On the Web

ILTPbuzzWe’re tickled pink to be featured as one of BuzzFeed’s 16 Awesome Instagram Accounts From Deep In The Heart Of Texas! Want to take over the baton or check out some more photos? Click here.

Also, congrats to some of our former instagrammers who were also featured: John Dunaway (@abstractconformity) and Drew Anthony Smith (@drewanthonysmith)!

We’re looking for someone to take over running our Instagram account for the next few months. This involves corresponding, scheduling, and posting on our account.  As a thank you to whoever helps us, we are offering FREE entry into ALL of the panels at Texas Photo Roundup. If you’re interested, let us know.


I had the pleasure of talking to Eric Doggett recently and picked his brain on what made him click as a successful commercial photographer in today’s competitive industry. We spoke about his career decisions and the creative influences that made him the photographer he is today.

What/Who were your biggest inspirations growing up?
I came to photography late in life. When I was younger, I was more inspired by other creative areas like music and art. I spent four years in the Air Force at the Pentagon, and at the end of that tour I started thinking more about creative areas I was interested in. One of the big ones for me (and still to this day) was film music – I have a crazy appetite for film scores. It’s a bit of a weird type of music to get hooked on, but I love them. So when my family and I moved to Austin, I did music for independent films and commercials in town. Now that I’ve moved into a visual medium, all that music inspires me while I’m working. I can match up a certain soundtrack with a mood I’m in, or the mood of an image I’m working on, and be very happy.

Do you have any influences that inspire your current work?
Sure. Like many of us, I have several. Some of my favorites include Dan Winters (who, interestingly, I run into on occasion as he lives about 20 minutes away), Randal Ford, Jeremy Cowart, George Lange, Art Streiber, Brian Smith, Dean Bradshaw, Erik Almas, Frank Ockenfels and lately, Matt Hoyle for his humor work.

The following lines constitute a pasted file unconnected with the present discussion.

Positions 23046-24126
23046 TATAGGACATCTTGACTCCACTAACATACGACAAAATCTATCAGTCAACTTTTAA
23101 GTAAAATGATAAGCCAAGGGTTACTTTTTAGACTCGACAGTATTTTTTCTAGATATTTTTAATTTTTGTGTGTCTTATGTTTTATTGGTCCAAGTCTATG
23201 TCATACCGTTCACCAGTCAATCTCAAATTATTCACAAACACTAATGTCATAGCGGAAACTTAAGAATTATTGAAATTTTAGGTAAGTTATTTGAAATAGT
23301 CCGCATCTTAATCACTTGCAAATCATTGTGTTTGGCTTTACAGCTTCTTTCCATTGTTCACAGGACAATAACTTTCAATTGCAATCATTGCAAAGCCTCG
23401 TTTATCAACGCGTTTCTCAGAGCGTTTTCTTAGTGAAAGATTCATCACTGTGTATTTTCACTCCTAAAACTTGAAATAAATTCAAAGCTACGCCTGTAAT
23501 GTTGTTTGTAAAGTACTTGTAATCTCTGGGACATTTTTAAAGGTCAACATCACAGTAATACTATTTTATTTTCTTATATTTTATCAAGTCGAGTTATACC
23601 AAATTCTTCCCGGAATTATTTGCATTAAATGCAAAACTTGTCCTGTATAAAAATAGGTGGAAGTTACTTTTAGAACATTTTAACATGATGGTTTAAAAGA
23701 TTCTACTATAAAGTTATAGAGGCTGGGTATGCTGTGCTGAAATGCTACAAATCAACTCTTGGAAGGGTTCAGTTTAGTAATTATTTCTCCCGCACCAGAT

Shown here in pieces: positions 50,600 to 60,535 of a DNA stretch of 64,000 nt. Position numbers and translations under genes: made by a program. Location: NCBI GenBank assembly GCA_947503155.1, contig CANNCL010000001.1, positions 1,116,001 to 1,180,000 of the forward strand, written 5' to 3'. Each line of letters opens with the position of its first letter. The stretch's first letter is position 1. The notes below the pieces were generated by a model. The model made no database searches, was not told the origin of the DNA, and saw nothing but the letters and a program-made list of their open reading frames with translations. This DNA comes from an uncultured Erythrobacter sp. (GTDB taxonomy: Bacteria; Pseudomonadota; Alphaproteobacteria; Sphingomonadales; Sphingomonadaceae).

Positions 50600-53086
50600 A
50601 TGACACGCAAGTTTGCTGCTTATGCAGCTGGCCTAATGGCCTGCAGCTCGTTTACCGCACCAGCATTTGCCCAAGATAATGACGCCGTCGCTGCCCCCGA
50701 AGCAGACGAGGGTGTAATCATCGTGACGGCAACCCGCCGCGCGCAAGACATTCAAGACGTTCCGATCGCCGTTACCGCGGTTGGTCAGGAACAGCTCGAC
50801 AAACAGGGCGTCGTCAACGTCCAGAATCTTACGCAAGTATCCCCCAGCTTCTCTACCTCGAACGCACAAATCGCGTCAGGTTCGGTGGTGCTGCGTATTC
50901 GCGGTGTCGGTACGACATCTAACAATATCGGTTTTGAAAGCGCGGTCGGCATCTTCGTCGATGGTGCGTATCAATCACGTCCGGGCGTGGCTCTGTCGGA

What career path were you involved in before deciding that you needed a change?
My background was in information technology/web development. We would create applications for various organizations at the Pentagon. It was an interesting place to be at when I was in my 20s. But (like all development-type work), it takes a certain mindset to put up with those fluorescent lights all day. I just knew it wasn’t for me. For example, I would have more fun creating promotional videos or images for various projects than I ever had writing code. In fact, one of my favorite accomplishments from that time was creating the official logo for the government’s Y2K effort. This was back around Photoshop 3, when layers were new and all the rage.


What moment made you realize that you wanted to pursue photography?
2005. I was doing web development work for a health company and our first son was born. I somehow convinced my wife that we needed a new camera to capture all of his little life events, and somehow by the end of that year I found myself shooting weddings.

How did you get started?
The first one was one of those ‘friend of a friend’ weddings that was going to be small. There was a good three-month period where I remember getting my hands on any photography book I could find and reading it over and over. The funny thing about weddings for me was that my most favorite time of the whole event was when I had ten minutes alone with the couple to create images. In my mind, I was spending eight to ten hours of shooting to get those ten minutes of fun. And as I did more and more of them, I started sketching ideas for shoots we could do during that time. And they started involving more and more humor. In fact, consultants would look over my portrait and wedding work and see this consistent humor thread. I shot weddings until some time in 2010, when I started becoming more interested in editorial and commercial work. They were a break from the reactionary world of wedding photography. I was able to spend time planning a shoot, focusing on what was needed to create the image I had imagined.